On the Feast of the Visitation of the Blessed Virgin Mary

While I have not made any progress in my study of the Catechism, I have been using an online resource for my morning prayers, a Catholic website called DivineOffice.org. Today is the Feast of the Blessed Virgin Mary. In good Protestant fashion, I am leary of “mariolatry.” But the entire set of readings and prayers are God-focused and Christ-centered, even while they recognize the virtue of Mary as a prototype of Christian faith and fruitfulness. Here are the words of the hymn that was sung:

Virgin-born, we bow before thee:
blessed was the womb that bore thee;
Mary, Mother meek and mild,
blessed was she in her Child.
Blessed was the breast that fed thee;
blessed was the hand that led thee;
blessed was the parent’s eye
that watched thy slumbering infancy.

Blessed she by all creation,
who brought forth the world’s salvation,
and blessed they, for ever blest,
who love thee most and serve thee best.
Virgin-born, we bow before thee;
blessed was the womb that bore thee;
Mary, Mother meek and mild,
blessed was she in her Child.

In addition to the several readings from the Psalms was a reading from a homily by the 7th century English monk, St. Bede. The title given the reading on the website is “Mary proclaims the greatness of the Lord working in her.” Notice the emphasis, which is squarely on Christ, Mary’s Lord and ours.

“My soul proclaims the greatness of the Lord, and my spirit rejoices in God my savior. With these words Mary first acknowledges the special gifts she has been given. Then she recalls God’s universal favors, bestowed unceasingly on the human race.

“When a man devotes all his thoughts to the praise and service of the Lord, he proclaims God’s greatness. His observance of God’s commands, moreover, shows that he has God’s power and greatness always at heart. His spirit rejoices in God his savior and delights in the mere recollection of his creator who gives him hope for eternal salvation.

“These words are often for all God’s creations, but especially for the Mother of God. She alone was chosen, and she burned with spiritual love for the son she so joyously conceived. Above all other saints, she alone could truly rejoice in Jesus, her savior, for she knew that he who was the source of eternal salvation would be born in time in her body, in one person both her own son and her Lord.

“For the Almighty has done great things for me, and holy is his name. Mary attributes nothing to her own merits. She refers all her greatness to the gift of the one whose essence is power and whose nature is greatness, for he fills with greatness and strength the small and the weak who believe in him.

“She did well to add: and holy is his name, to warn those who heard, and indeed all who would receive his words, that they must believe and call upon his name. For they too could share in everlasting holiness and true salvation according to the words of the prophet: and it will come to pass, that everyone who calls on the name of the Lord will be saved. This is the name she spoke of earlier: and my spirit rejoices in God my savior.

“Therefore it is an excellent and fruitful custom of holy Church that we should sing Mary’s hymn at the time of evening prayer. By meditating upon the incarnation, our devotion is kindled, and by remembering the example of God’s Mother, we are encouraged to lead a life of virtue. Such virtues are best achieved in the evening. We are weary after the day’s work and worn out by our distractions. The time for rest is near, and our minds are ready for contemplation.”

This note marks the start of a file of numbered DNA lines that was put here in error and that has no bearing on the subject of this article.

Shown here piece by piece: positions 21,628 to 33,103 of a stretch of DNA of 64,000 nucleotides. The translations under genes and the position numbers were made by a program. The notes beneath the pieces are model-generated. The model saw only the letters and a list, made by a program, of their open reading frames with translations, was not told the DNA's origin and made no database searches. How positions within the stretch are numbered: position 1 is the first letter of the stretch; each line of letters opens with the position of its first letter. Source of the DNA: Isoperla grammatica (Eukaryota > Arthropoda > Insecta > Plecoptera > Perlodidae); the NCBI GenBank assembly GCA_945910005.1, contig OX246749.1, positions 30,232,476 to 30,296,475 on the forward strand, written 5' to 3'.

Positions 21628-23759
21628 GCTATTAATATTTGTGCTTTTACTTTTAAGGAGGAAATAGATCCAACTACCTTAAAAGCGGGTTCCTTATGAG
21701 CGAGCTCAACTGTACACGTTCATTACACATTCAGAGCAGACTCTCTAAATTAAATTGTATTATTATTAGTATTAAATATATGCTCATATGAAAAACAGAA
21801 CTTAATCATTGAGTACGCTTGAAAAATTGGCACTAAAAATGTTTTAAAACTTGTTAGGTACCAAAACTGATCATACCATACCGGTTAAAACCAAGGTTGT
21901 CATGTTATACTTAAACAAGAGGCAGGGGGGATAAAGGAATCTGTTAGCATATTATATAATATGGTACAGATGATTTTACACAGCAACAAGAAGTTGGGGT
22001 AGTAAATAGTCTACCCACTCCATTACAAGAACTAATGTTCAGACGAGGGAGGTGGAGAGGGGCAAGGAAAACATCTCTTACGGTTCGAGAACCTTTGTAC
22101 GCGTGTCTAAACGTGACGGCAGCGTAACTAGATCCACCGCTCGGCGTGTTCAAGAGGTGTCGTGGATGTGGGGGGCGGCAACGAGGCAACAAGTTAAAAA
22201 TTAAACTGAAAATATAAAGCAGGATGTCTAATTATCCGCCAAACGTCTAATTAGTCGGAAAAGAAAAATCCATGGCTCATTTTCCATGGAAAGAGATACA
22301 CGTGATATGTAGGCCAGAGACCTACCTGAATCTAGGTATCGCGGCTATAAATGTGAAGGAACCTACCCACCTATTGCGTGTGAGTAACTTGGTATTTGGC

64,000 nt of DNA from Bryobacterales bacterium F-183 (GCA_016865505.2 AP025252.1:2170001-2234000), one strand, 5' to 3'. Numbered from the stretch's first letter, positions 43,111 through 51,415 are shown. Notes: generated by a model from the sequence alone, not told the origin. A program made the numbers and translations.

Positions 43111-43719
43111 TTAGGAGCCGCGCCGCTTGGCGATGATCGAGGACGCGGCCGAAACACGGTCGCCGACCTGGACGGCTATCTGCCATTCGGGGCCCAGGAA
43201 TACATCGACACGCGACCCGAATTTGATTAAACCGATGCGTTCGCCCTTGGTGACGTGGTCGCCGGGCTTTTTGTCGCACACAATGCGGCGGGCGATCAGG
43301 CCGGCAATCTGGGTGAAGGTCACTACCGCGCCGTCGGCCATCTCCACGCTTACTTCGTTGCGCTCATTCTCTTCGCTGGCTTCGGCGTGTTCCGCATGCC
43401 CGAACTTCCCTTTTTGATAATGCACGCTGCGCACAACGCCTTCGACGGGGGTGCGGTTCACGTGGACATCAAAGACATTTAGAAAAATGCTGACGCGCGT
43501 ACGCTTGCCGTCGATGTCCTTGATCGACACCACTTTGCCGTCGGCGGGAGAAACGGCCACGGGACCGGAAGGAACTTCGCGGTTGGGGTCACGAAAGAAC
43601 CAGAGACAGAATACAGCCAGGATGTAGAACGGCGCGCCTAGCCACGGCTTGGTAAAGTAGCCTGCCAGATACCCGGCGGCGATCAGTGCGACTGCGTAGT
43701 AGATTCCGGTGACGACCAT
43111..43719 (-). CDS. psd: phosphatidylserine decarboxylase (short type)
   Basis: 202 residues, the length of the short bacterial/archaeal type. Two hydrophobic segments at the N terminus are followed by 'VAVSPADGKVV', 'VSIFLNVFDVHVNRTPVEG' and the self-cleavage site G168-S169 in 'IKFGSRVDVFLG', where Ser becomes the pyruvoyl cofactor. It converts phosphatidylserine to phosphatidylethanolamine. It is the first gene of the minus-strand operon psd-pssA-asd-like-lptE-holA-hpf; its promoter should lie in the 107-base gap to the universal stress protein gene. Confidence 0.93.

No mariolatry here. Only a humble recognition of her example, which we are called to emulate, especially her full and free submission to God’s will, captured in her “Let it be with me as you have spoken.” (Luke 1:38). Indeed, let it be so.

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In the beginning . . .

This is the first installment of  the chronicle my study of the Catechism of the Catholic Church. This catechism was officially promulgated in 1997 by Pope John Paul II. According to the description of the Logos electronic version, which I am using, this is “the first ‘universal’ Catholic catechism since the Reformation, and only the second one in history.” That is remarkable in itself, given how many doctrinal statements Protestantism has produced in the last nearly 600 years. I do not know where this study will take me. I am open. Let it be.

First observation: Evangelical sentiments should be pleased with the following words found in the introduction of the Catechism. After describing the four-fold division of the Catechism (Creed, Sacred Liturgy, Christian way of life, Christian prayer), we read:

In reading the Catechism of the Catholic Church we can perceive the wonderful unity of the mystery of God, his saving will, as well as the central place of Jesus Christ, the only-begotten Son of God, sent by the Father, made man in the womb of the Blessed Virgin Mary by the power of the Holy Spirit, to be our Savior. Having died and risen, Christ is always present in his Church, especially in the sacraments; he is the source of our faith, the model of Christian conduct, and the Teacher of our prayer.

Note the emphasis upon the centrality of Christ; there is no confusing the significance of Mary with that of Jesus.

Second observation: Lest we think that Catholicism is a religion of salvation by works, we find this:

Grace, the fruit of the sacraments, is the irreplaceable condition for Christian living, just as participation in the Church’s Liturgy requires faith. If faith is not expressed in works, it is dead (cf. Jas 2:14–16) and cannot bear fruit unto eternal life.

Is this not an echo of the biblical witness to the Christian way: we are saved by grace through a faith that is demonstrated by the way we live.

So far, so good.